Instead, deputy public health officer Dr. Jazz Atwal declared Manitoba appeared to have reached a case-count plateau, based on the fact the seven-day average case count only jumped from 115 one week earlier to 123 on Friday.
"We're comfortable, I think, with this number. Obviously, we'd like to see it lower," Atwal said during a news briefing, explaining new restrictions can wait until early next week while the province looks over the pandemic data.
"We're comfortable right now just waiting to see where our case numbers go before we either implement what we're thinking of doing or fine-tuning it a little bit more, depending on those numbers and the epidemiology."
Atwal described the potential restrictions as strategic in nature.
"We don't want to put a whole bunch of restrictions on Manitobans. We don't want to go back to shutting everything down and we want to be very cognizant of the impacts of that, and that is a last resort," he said.
"We are looking to see what we can fine-tune. We're hoping these numbers don't escalate."
Back to scalpel, not the sledgehammer
This notion of strategic restrictions harkens back to the early stages of the second wave, when Roussin made a series of small changes to Manitoba's public health orders in what eventually proved to be a futile effort to clamp down on the second wave.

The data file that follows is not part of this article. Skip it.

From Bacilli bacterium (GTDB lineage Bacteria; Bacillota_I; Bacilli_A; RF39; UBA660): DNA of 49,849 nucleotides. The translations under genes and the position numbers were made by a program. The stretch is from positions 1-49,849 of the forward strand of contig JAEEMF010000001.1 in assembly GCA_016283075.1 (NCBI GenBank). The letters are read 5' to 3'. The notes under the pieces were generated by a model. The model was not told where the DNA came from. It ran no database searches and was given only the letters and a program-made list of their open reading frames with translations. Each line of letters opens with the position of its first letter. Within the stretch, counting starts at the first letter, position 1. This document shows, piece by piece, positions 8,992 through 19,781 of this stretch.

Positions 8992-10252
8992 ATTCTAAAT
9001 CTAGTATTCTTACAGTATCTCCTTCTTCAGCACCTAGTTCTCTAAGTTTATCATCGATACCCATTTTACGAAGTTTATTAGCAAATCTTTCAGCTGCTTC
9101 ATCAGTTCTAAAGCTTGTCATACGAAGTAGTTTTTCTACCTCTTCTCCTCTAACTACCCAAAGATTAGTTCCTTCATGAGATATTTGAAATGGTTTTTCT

Only a second lockdown, which included a household-only socialization rule, achieved that task after it was imposed in late November. Repeated efforts by Premier Brian Pallister to implore Manitobans to do the right thing and voluntarily heed public health advice failed in September, October and most of November.
Atwal, however, was back to making similar exhortations Friday.
"We only have to look to the provinces on either side of us to see the impacts of the third wave," he said after asking Manitobans not to hold parties, organize play dates or go for brunch together.
"We've been in this place before. We can see what is coming."
The recent past, however, appears to be less clear. Atwal insisted the incremental-restrictions strategy that failed in the second-wave fall can succeed in the third-wave spring.
"It's not an apples-to-apples comparison," he said, insisting there are more opportunities to socialize outdoors now that the weather has warmed.
We also have vaccines now, as well as variants of concern.
Atwal's words signal Manitoba is not planning to go big with restrictions next week. There is no way to tell if this decision is based on pandemic modelling conducted by Manitoba public health or the political whims of the provincial cabinet, as the deliberations of both entities are not made public.
If Atwal is correct and Manitoba can maintain the current case plateau or even lower it with only minor tweaks to public health orders, then everyone in this province will breathe a sigh of relief.
If he's wrong, and Manitoba slides back into an infection rate on par with Ontario's, then this province will have squandered some of the economic and personal sacrifices people have made to keep others safe.